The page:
It's nearly an hour long, but to get the flavor for it, you really only need to watch the first couple minutes ... so you can see Specter's remarkable display of chutzpah.
In answering the first question from moderator John Baer about why he was the best choice for Democrats, Specter talked a bit about how "I have stood with Democrats and the Democratic values on the big issues." Then Specter, who launched his TV campaign by faulting Sestak's service record, turned around and ... faulted Sestak for his ads denying the accusation:
"There is one item which needs to be cleared up: I want an apology from Congressman Sestak for his television advertisement which calls me a liar."
That pretty much set the tone for the debate. Specter is now attacking Sestak for, I guess, defending himself against Specter's attacks.
Repeatedly throughout the ensuing hour, Specter urged Sestak to release details of his service record. He also cited a Post-Gazette story which quoted an unnamed Navy officer who referred to Sestak as "tyrannical." That was a reference to this story, whose use of the "t" word relied on an anonymous source -- "who asked not to be identified speaking out against a former colleague."
Sestak quoted defenders of his record -- who actually attached their names to their assessments. And he denounced "[Karl] Rove-type attacks with anonymous sources." In fact, the heart of Specter's attack is another anonymous source -- this one quoted in the Navy Times faulting Sestak for creating a "poor command climate."
It seems pretty clear that Joe Sestak is a tough guy to work for. He's may even be as bad as, or worse than, Arlen Specter. But there is something pretty chickenshit about members of the military -- the guys we trust with our liberties each night -- doing each other dirt and not having the courage to attach their names to it. After three decades of military service, Joe Sestak's record is going to be judged on the word of two anonymous sources. That sucks, no matter who you're voting for.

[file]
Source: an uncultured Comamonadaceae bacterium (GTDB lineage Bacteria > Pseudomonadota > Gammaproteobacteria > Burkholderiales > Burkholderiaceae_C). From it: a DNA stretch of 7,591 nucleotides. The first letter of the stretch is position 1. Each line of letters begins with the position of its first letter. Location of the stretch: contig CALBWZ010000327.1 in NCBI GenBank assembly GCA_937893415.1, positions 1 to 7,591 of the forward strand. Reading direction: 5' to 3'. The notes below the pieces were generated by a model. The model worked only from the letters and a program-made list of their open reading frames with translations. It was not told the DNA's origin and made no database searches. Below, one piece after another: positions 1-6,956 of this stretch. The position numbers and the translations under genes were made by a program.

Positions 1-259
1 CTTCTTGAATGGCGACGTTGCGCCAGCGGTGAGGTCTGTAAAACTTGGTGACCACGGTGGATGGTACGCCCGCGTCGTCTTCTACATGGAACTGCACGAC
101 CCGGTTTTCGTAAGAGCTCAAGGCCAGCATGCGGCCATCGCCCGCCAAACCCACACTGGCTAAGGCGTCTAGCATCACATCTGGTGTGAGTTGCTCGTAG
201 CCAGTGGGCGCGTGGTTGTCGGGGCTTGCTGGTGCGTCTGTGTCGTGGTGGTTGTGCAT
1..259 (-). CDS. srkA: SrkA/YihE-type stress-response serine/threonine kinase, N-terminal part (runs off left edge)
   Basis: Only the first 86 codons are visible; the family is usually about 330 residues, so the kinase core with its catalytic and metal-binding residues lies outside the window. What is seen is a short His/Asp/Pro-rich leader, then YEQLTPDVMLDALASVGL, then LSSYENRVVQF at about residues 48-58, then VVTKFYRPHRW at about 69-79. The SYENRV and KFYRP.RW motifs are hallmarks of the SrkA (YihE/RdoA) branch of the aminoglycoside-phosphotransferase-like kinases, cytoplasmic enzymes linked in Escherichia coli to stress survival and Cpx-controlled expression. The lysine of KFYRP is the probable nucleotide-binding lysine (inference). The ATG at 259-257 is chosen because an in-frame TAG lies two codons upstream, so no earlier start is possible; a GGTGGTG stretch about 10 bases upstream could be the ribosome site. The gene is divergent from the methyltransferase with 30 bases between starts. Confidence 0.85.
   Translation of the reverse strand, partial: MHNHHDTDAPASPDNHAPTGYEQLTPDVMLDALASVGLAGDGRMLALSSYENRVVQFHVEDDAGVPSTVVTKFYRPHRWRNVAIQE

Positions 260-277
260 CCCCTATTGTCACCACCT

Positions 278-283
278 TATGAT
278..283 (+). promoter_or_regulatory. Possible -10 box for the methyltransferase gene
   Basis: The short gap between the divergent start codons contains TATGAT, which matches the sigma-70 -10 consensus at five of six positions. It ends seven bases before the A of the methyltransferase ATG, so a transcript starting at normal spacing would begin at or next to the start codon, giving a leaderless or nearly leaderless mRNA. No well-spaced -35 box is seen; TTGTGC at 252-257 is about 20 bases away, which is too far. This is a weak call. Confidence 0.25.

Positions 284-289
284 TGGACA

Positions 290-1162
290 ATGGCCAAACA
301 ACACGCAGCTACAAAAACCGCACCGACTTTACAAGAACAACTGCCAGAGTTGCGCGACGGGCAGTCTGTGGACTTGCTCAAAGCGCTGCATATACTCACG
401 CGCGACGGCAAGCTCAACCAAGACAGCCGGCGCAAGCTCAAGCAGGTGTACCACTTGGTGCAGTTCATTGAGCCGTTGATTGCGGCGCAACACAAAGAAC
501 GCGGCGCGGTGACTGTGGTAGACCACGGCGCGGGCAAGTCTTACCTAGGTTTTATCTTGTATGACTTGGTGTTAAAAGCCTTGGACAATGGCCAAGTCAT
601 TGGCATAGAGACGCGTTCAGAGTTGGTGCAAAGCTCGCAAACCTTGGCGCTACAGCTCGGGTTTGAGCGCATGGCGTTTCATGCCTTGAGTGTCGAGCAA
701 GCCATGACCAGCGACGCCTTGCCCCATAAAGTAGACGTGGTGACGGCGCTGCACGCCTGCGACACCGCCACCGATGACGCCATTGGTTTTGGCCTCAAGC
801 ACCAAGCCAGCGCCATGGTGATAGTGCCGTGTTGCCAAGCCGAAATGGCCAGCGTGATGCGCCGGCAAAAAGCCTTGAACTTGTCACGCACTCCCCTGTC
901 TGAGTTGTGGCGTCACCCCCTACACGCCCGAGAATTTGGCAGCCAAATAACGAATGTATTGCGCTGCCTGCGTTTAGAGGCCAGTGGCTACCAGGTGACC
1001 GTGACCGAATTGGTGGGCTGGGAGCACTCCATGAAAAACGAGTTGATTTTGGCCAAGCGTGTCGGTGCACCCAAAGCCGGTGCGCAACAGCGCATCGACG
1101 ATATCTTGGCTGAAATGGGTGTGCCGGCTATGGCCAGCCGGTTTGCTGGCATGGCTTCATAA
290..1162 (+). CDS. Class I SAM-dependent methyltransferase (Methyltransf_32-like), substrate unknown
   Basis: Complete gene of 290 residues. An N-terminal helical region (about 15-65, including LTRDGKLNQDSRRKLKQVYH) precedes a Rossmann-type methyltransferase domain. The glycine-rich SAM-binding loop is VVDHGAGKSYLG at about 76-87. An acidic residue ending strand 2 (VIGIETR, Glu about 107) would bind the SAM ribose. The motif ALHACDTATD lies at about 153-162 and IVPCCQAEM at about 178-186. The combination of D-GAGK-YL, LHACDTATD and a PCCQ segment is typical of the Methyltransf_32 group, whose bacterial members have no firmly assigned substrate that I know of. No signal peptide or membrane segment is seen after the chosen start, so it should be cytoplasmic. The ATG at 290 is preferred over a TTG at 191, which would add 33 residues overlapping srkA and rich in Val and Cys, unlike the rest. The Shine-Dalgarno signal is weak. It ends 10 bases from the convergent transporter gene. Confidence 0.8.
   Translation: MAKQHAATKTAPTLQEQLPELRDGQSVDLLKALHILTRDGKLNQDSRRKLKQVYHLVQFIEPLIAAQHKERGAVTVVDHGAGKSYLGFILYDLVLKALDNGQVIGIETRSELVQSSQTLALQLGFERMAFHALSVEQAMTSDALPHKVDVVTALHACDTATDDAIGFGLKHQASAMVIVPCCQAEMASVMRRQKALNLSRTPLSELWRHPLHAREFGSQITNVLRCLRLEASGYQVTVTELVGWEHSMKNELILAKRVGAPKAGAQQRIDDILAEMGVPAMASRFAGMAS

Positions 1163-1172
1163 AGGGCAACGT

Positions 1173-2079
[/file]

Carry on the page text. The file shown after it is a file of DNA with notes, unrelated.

To be sure, not every Specter attack was successful. He faulted Sestak for being a registered independent for much of his life, rather than a Democrat. That set up Sestak to observe that Colin Powell and other military leaders also chose not to register with one of the major parties, to keep the military non-partisan.
And Sestak could dish it out as well. He faulted Specter for switching parties "the next day after a poll is taken," and decried Specter's support for a regressive flat tax.
Sestak portrayed Specter as a patsy for the NRA, and faulted him for opposing an effort to ban assault weapons after the shooting of three Pittsburgh officers last year. It's true that Specter was endorsed by the NRA in 2004, and has receieved an "A" rating from the group. But in fairness, when the assault weapon bill came up last year, President Barack Obama didn't champion the measure either.For what it's worth, I thought Sestak held his own against an incumbent known for his street-fighting tactics. But it's sort of hard to imagine anyone feeling particularly galvanized by this weekend's debate. And that, of course, plays right into Specter's hands.